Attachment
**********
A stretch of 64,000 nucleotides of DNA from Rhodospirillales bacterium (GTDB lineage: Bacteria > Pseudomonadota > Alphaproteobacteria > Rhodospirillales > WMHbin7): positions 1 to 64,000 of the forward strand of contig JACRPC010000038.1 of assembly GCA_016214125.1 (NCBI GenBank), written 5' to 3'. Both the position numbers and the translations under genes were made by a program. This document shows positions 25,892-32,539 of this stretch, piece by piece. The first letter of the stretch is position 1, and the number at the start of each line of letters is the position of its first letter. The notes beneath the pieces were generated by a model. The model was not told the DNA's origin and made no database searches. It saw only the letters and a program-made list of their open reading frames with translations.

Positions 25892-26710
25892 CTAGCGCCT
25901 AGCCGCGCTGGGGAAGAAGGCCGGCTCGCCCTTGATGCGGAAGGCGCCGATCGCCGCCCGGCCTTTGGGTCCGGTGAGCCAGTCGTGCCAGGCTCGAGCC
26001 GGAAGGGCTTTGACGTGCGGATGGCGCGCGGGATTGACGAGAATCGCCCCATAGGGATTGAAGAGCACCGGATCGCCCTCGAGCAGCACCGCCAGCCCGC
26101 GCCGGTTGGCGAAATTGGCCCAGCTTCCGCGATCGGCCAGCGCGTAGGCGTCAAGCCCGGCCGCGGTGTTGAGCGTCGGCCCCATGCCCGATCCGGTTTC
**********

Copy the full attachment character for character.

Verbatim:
A stretch of 64,000 nucleotides of DNA from Rhodospirillales bacterium (GTDB lineage: Bacteria > Pseudomonadota > Alphaproteobacteria > Rhodospirillales > WMHbin7): positions 1 to 64,000 of the forward strand of contig JACRPC010000038.1 of assembly GCA_016214125.1 (NCBI GenBank), written 5' to 3'. Both the position numbers and the translations under genes were made by a program. This document shows positions 25,892-32,539 of this stretch, piece by piece. The first letter of the stretch is position 1, and the number at the start of each line of letters is the position of its first letter. The notes beneath the pieces were generated by a model. The model was not told the DNA's origin and made no database searches. It saw only the letters and a program-made list of their open reading frames with translations.

Positions 25892-26710
25892 CTAGCGCCT
25901 AGCCGCGCTGGGGAAGAAGGCCGGCTCGCCCTTGATGCGGAAGGCGCCGATCGCCGCCCGGCCTTTGGGTCCGGTGAGCCAGTCGTGCCAGGCTCGAGCC
26001 GGAAGGGCTTTGACGTGCGGATGGCGCGCGGGATTGACGAGAATCGCCCCATAGGGATTGAAGAGCACCGGATCGCCCTCGAGCAGCACCGCCAGCCCGC
26101 GCCGGTTGGCGAAATTGGCCCAGCTTCCGCGATCGGCCAGCGCGTAGGCGTCAAGCCCGGCCGCGGTGTTGAGCGTCGGCCCCATGCCCGATCCGGTTTC